On Tuesday, April 11, I had the opportunity to share with the Wilson Community my thoughts and research on immigration and identity. When I first heard about this round of academic discussion, I immediately became interested immediately. When I asked if I could be a speaker and was accepted, I felt grateful and glad because I knew this talk was going to be one more stepping stone in my career development.
The purpose of my presentation was not entirely seeking answers, but rather to raise awareness, raise more questions and encourage reflection and empathy concerning immigration and identity. My talk did not involve discussing authorized or unauthorized immigrants and did not include any political opinions. My interest was purely rooted in identity, culture and language issues. I find it particularly fascinating to observe what happens to people once they leave their homelands and decide to start life afresh in another country. Throughout the talk, I referred to immigrants’ experiences in the U.S. but I clarified that this could be also transferred to any other country and culture.
When a person arrives in a new country, s/he goes through the process of acculturation which may or may not lead to the naturalization of the new culture and eventually to the loss of his/her cultural roots. According to sociologist Herbert Gans, acculturation is the newcomers’ adoption of the culture of the host society. These attitudes and behaviors towards acculturation are called strategies. These are assimilation (which is commonly used interchangeably with acculturation), separation, integration and marginalization.
Gans continues to state that immigrants begin to acculturate fairly quickly, sometimes even in the first generation, but they assimilate more slowly. By the third generation, descendants of the newcomers are almost entirely Americanized and often lack interest in or even knowledge of their ancestral origins. American culture is a powerfully attractive force for immigrants, particularly those coming from societies that lack their own commercial cultures. Everyone is attracted to the American Dream yet problems may arise while trying to attain it. For example, assimilation is not possible unless the immigrant is given permission to enter the “American” group or institution.
During the acculturation process an individual’s identity is (re)constructed. I used thinking that maybe an immigrant’s identity is deconstructed initial upon contact with the new culture and then an identity has to be constructed again. Observing this process is exciting from an outsider’s point of view. However, if you try to put yourself in the immigrants’ shoes, rest assured that the task is going to feel more challenging. I spoke of my own personal experience as an immigrant and said that in my case it was not difficult because I love this country, its culture and its language. However, I recognized the fact that I miss my family and friends from Argentina as well as some of my country’s aspects. I also mentioned that I thought it fascinating to see how an individual can have a love-hate relationship with his/her country of origin and how, when you migrate, your sense of nationalism is heightened.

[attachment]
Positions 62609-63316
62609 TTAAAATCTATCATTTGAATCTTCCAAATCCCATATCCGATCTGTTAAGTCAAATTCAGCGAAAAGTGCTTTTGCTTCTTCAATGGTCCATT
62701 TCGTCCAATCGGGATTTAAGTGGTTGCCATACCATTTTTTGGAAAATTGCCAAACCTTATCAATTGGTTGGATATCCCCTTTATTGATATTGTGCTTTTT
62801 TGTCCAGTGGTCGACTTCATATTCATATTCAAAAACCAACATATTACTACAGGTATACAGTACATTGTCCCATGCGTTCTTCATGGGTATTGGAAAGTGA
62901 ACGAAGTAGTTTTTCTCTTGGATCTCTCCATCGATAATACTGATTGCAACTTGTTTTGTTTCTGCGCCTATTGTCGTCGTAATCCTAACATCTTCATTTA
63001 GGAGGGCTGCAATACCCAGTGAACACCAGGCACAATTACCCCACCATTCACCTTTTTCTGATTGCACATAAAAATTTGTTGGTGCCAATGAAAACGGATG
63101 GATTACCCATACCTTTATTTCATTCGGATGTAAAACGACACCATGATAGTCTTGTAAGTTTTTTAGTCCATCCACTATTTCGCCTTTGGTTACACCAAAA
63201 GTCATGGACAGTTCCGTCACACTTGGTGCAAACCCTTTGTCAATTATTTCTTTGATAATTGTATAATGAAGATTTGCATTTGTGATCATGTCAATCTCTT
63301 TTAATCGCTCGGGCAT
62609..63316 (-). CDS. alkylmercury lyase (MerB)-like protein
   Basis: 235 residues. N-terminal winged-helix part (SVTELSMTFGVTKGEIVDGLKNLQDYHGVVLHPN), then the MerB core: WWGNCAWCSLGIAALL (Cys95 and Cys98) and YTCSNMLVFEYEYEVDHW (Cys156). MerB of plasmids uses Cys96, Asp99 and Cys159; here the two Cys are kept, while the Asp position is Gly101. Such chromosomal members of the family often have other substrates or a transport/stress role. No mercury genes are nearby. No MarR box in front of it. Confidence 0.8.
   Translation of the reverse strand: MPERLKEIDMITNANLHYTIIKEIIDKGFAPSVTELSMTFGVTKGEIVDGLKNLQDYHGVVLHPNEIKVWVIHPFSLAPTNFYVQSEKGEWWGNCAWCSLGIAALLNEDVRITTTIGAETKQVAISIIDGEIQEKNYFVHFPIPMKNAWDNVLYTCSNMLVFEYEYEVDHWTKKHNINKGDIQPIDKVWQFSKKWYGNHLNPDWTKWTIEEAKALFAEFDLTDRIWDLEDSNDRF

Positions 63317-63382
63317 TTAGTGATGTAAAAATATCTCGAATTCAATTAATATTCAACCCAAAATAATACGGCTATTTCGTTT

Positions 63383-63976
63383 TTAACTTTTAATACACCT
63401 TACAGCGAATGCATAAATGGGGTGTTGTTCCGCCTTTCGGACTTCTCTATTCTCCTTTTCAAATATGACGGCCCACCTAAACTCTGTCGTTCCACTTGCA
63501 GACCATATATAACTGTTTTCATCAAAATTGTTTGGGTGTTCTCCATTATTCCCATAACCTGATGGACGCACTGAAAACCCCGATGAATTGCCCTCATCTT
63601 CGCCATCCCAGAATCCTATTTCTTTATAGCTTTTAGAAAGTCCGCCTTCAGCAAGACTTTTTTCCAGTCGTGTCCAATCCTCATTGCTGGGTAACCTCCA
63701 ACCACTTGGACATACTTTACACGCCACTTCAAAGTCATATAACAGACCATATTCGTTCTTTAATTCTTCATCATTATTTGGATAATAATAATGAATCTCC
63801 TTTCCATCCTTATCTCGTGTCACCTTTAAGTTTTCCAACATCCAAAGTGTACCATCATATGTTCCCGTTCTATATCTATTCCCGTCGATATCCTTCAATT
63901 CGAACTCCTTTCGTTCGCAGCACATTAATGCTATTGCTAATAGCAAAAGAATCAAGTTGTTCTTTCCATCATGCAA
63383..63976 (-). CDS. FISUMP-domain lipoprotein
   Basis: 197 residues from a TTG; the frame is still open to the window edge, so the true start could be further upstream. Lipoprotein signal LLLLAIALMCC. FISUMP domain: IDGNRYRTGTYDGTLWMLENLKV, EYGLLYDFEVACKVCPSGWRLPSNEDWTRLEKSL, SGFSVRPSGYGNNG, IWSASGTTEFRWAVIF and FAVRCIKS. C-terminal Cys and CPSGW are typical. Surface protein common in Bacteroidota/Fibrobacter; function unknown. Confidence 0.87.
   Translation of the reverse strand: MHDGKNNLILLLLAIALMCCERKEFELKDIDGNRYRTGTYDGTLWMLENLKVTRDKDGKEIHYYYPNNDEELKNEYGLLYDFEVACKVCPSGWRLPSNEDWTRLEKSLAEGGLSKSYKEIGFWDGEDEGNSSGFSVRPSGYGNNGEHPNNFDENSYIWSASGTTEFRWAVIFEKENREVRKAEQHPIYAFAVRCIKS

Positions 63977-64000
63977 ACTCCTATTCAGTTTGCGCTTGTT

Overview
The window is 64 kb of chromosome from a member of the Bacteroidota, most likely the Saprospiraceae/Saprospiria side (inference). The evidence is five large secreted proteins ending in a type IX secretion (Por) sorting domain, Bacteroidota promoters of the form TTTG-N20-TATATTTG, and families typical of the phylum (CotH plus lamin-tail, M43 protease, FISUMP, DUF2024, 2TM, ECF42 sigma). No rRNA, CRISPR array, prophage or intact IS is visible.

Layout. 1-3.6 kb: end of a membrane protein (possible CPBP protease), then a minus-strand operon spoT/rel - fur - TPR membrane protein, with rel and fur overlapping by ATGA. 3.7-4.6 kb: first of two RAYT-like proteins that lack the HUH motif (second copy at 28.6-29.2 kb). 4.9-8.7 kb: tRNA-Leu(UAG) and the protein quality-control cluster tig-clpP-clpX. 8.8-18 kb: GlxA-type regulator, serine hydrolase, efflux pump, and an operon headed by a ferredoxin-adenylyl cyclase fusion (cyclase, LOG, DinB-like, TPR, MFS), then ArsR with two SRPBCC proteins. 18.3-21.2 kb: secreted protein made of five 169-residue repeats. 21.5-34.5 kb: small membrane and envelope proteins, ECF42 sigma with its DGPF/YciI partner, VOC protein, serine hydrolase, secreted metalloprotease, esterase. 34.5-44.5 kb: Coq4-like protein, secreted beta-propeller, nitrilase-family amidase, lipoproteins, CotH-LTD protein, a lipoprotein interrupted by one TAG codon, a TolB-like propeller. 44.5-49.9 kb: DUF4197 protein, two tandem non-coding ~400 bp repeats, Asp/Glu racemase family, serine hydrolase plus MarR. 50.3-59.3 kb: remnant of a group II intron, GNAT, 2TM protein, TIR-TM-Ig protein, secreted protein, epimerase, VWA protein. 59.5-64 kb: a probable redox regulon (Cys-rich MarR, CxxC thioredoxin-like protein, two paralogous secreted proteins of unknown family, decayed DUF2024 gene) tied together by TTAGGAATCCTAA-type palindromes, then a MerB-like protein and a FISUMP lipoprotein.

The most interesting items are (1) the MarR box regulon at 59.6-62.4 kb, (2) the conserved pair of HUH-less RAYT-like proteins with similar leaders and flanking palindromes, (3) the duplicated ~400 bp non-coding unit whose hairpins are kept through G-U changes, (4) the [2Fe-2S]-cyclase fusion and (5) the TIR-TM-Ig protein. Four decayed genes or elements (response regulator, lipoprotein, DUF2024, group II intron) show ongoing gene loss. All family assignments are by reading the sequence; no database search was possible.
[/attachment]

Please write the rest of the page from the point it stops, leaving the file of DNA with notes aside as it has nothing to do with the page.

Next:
I concluded that acculturation and assimilation will eventually lead to adaptation which is, hopefully, the acceptance of the acculturating individual into the dominant society and the success of the assimilation or integration strategies that s/he used. However, if the opposite happens, separation, marginalization and segregation take place resulting in acculturative stress or psychopathology.
At the end of my presentation, I recommended some fictional works related to the theme of identity and immigration and a TED talk titled, “The Danger of a Single Story” by Nigerian author Chimamanda Ngozi Adichie. Afterwords, there was a Q&A session that triggered fascinating discussions about the topic. I learned from other immigrants’ experience as well as from Americans and their stance on this topic. The Common Hour Talk was a place for me to share my interest in the issue of immigration and identity while also trying to involve the audience in an immigrant’s inner and outer journey in a new country.